Lucinda (Cindy) Parshall Long, age 71, passed way on November 25, 2018. Daughter of the late Sarah and George Richard Long of Salisbury, MD, mother of Joseph Geschlecht of West Orange, NJ, renowned lawyer and devoted educator.
A memorial will be held on Friday, December 7th at 4pm at the Unitarian Universalist Congregation at Montclair, 67 Church St. Montclair, NJ with a repast to follow.
A native of Salisbury, MD, Lucinda earned a BA from Mary Washington College in Fredricksburg, VA, a MA and PhD from Johns Hopkins University. Lucinda began her career as a university professor, becoming the first woman to join the political science faculty at Montclair State University. Many years later, she returned to teaching part-time while still working in the private sector.
Lucinda attended Rutgers Law School, Newark, where she was an editor of the Rutgers Law Review and earned her JD with honors. She began her legal career at NJ firm Lowenstein Sandler, where she also instigated the establishment of the company’s first parental leave, part-time, and on-premises childcare programs.
In 1991, Lucinda joined Valley National Bank as their first general counsel and first woman vice president. Over 25 years at Valley, she oversaw all aspects of the bank’s legal operations as it grew from a small community bank into a major financial institution with over $24 billion in assets. She was especially proud of the legal internship program she established for aspiring law students.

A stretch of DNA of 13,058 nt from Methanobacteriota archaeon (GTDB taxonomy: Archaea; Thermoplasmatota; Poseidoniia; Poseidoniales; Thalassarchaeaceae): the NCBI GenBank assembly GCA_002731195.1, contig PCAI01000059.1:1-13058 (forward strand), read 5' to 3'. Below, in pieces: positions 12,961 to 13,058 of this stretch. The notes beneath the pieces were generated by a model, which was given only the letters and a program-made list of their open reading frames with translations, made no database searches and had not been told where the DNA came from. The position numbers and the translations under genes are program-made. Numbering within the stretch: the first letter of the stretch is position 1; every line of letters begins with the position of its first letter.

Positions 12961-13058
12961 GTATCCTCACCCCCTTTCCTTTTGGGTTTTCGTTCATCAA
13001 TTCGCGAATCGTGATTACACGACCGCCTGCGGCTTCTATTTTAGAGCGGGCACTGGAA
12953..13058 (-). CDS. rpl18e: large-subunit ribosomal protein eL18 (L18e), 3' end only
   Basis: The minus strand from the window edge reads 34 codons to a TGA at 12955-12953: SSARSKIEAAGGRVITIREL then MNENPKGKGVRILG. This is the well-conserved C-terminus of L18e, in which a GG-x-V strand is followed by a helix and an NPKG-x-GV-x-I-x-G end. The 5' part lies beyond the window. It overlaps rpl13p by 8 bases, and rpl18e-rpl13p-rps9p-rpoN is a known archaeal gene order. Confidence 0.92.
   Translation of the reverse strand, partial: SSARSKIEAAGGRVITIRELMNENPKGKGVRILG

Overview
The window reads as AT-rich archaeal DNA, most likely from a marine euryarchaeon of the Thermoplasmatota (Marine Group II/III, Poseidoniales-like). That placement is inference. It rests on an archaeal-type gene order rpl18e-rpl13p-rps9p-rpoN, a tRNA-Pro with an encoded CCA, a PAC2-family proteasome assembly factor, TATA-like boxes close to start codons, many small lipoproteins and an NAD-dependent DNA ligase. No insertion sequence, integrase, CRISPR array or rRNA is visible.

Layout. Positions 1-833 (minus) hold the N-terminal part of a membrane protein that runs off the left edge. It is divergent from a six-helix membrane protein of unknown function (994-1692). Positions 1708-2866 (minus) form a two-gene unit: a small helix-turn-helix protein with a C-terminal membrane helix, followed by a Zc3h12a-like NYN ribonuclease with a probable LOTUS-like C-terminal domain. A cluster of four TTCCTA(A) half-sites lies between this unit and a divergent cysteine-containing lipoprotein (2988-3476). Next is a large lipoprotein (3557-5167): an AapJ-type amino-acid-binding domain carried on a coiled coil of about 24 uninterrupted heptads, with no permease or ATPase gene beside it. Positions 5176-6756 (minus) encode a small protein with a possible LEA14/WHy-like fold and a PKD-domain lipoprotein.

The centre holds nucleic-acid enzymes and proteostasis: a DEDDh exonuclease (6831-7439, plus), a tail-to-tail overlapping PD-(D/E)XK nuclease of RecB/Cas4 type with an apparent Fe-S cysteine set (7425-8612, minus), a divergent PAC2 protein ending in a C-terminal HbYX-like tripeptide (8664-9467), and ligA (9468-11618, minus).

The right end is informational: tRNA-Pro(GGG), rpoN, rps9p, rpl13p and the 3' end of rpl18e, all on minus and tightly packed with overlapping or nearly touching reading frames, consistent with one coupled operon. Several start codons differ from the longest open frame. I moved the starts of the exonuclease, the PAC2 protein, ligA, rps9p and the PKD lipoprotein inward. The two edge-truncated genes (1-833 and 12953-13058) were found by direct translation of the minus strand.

Lucinda was an important presence in the NJ legal community, serving in leadership capacities in many organizations, including: the NJ Bar Association, the NJ Corporate Counsel Association, NJ Bankers Association, and the NJ Supreme Court Fee Arbitration Committee. She was recognized for her service with numerous awards, including: the NJ Women Lawyers Association Platinum Award, the Rutgers Law School Distinguished Alumna Award, and the Partners for Women and Justice Hope Award.
Lucinda’s commitment to justice was obvious from a young age, when she gave a fiery speech to her all-white high school and decried the injustice of segregation still in practice there. She continued to be a champion of civil rights and women’s rights throughout her career as an educator and lawyer, with a particular interest in the advancement of young women and working mothers in law and business.
Lucinda loved singing, art, and debating politics. Her gregariousness, optimism, resilience were a gift and an inspiration to anyone who knew her.